Moreover, the Fund has not shown that it relied on the expected withdrawal liabilities affected by § 558, or that such reliance could be justified. First, as is apparent from this case, the Fund may not need to collect from Long Island Oil in order to fulfill its obligations to the employees. Second, throughout the course of this litigation Congress had before it a number of proposals to eliminate the retroactive provisions of the MPPAA. See 128 Cong.Rec. S10969-70 (daily ed. Aug. 19, 1982) (Sen. Danforth introducing S. 2860, a bill to eliminate retroactive provisions of MPPAA); 130 Cong.Rec. S1515-16 (daily ed. Feb. 22, 1984) (Sen. Nickles introducing S. 2329, § 12 of which eliminated retroactive provisions of MPPAA); 130 Cong.Rec. E457-58 (daily ed. Feb. 9, 1984) (Rep. Erlenborn introducing H. 4834, the No-Fault Multiemployer Plan Termination Insurance Reform Act of 1984). Third, the constitutional status of the retroactive provisions of the MPPAA was somewhat uncertain until June 18, 1984 — only ten days before Congress approved § 558 of the Deficit Reduction Act, and a month before it was signed into law.
As an extension of its Reliance Claim, the Fund further argues that its interest in collecting withdrawal liability is not an "intangible one," but rather has become vested by virtue of the district court's earlier order granting its motion for summary judgment. As noted, this order filed June 29, 1984 did not become a final judgment. We need not address whether § 558 could require a multiemployer fund to return monies after the district court has granted a final decision in its favor. See I.A.M. National Pension Fund v. Wakefield Industries, Inc., 612 F.Supp. 643, 12 Pens.Rep. (BNA) 923 (D.D.C. June 13, 1985) (section 558 does not apply to any liability covered by a final court judgment). Cf. Battaglia v. General Motors Corp., 169 F.2d 254, 259 (2d Cir. 1984), cert. denied, 335 U.S. 887, 69 S.Ct. 236, 93 L.Ed. 425 (1948) (affirming Congress's power to take away statutorily created rights to compensation, "so long as the claims . . . had not ripened into final judgment"). Suffice it to say that the Fund did not derive any vested interest in such an interlocutory order. Plainly, with regard to the claim against Long Island Oil, the district court had not entered a final judgment in favor of appellant prior to the enactment of § 558.
E. Sufficiency of Explanation for Congress' Actions
The Fund also claims that § 558 is unconstitutional because Congress did not provide a sufficiently detailed explanation to support its actions. The Fund asserts that there is little indication that Congress acted on § 558 with the same level of care that it used when debating the MPPAA. The point urged is that legislation is more vulnerable when it rests on a slim reed of Congressionally expressed purported purpose. This argument misses the mark. The presumption of constitutionality that attaches to this type of economic legislation may not be overcome by an argument that attempts to quantify the legislative history.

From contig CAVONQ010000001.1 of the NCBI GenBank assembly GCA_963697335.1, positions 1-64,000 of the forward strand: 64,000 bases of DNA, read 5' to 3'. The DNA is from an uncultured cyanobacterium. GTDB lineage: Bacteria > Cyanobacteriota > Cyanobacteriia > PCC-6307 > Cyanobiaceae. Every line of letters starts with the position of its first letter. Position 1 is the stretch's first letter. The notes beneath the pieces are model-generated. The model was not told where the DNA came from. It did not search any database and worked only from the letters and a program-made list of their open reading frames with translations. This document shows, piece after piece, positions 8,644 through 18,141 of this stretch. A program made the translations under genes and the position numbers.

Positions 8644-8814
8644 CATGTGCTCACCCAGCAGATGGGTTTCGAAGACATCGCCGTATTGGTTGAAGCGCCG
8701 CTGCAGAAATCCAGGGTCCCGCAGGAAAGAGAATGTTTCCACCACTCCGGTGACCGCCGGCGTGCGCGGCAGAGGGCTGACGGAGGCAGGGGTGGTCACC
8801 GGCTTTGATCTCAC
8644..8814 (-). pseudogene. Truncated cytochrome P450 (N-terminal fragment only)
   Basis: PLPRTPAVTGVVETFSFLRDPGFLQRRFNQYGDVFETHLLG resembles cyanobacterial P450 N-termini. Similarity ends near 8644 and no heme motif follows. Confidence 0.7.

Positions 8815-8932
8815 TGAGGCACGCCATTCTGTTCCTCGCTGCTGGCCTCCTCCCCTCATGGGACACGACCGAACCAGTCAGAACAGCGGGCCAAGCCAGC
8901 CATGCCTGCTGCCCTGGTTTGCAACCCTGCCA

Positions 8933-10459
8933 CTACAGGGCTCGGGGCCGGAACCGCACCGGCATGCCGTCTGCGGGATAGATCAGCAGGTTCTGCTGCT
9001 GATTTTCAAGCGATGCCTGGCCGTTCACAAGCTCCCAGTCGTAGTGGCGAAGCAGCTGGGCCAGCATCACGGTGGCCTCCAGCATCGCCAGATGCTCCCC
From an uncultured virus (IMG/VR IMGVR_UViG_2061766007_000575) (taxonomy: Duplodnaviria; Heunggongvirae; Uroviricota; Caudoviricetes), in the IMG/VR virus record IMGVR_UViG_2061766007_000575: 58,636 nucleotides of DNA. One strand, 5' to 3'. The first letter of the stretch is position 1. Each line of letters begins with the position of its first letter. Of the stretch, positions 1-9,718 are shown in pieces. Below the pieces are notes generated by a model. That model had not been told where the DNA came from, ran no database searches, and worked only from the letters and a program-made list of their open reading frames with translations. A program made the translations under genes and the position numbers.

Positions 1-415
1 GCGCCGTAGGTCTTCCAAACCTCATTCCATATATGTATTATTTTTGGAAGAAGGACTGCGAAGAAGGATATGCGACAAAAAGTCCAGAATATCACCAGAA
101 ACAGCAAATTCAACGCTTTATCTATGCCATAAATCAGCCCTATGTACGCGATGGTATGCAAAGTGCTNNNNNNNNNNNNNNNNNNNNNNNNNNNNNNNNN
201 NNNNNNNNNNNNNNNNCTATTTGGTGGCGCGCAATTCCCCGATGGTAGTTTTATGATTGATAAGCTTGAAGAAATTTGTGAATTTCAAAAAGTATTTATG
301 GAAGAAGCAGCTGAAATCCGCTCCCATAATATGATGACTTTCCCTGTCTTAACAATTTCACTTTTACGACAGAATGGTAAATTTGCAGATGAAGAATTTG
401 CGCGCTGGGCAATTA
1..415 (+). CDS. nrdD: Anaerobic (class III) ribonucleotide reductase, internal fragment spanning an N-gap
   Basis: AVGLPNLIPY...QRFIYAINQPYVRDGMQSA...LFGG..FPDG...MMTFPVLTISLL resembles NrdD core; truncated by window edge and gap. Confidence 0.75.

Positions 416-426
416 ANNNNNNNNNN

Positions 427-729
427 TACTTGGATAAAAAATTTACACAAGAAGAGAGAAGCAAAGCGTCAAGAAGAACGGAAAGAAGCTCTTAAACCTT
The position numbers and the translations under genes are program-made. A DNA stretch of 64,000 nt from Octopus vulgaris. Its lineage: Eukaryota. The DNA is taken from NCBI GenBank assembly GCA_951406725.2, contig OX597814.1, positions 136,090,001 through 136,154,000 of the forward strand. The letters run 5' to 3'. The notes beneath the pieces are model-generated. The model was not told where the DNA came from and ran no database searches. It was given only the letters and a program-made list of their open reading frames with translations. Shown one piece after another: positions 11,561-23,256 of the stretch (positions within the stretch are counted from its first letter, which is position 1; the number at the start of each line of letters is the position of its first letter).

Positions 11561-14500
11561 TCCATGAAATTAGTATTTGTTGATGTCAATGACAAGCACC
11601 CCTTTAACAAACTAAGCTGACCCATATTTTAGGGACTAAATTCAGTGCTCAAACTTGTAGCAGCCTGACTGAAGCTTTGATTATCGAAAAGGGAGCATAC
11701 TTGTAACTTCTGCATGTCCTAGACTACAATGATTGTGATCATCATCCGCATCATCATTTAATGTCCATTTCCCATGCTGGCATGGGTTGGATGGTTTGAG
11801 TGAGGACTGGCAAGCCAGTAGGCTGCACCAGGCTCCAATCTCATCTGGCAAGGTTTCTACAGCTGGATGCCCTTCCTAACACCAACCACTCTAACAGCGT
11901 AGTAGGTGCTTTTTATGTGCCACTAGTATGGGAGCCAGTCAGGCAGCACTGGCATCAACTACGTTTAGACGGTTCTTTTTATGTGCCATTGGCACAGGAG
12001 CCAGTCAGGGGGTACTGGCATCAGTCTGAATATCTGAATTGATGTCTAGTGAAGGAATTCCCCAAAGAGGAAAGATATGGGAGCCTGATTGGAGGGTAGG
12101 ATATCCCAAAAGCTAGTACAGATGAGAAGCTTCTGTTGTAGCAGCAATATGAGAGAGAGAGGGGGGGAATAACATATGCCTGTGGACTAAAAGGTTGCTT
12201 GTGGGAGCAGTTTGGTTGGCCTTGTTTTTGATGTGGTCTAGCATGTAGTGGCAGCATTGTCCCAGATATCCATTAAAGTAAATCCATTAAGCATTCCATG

The Constitution does not require that Congress provide a detailed justification for its actions. And, while the existence of a detailed legislative history occasionally provides valuable assistance to courts interpreting legislation, there is no power to require it. In R.A. Gray Co., for example, the Court observed "We have doubts . . . that retroactive application of the MPPAA would be invalid under the Due Process Clause for lack of notice even if it was suddenly enacted by Congress without any period of deliberate consideration, as often occurs with floor amendments or `riders' added at the last minute to pending legislation." 104 S.Ct. at 2719. In any event, it is clear that Congress fully considered the repeal of the retroactive provisions. Section 558 was debated in conference and discussed on the floor of the House, see 190 Cong.Rec. H7091 (daily ed. June 27, 1984) (statement of Rep. Rostenkowski) ("[Section 558] was hard fought and one of the most difficult items dealt with in conference"); see also id. at H7091-93 (statement of Rep. Clay) (objecting to § 558). Also, as noted earlier, Congress considered and heard testimony on a number of bills similar to § 558.
Accordingly, Congress's amendment of the retroactive application date of the MPPAA is supported by a rational legislative purpose and, therefore, does not violate the Due Process Clause of the Fifth Amendment. The judgment of the district court is affirmed.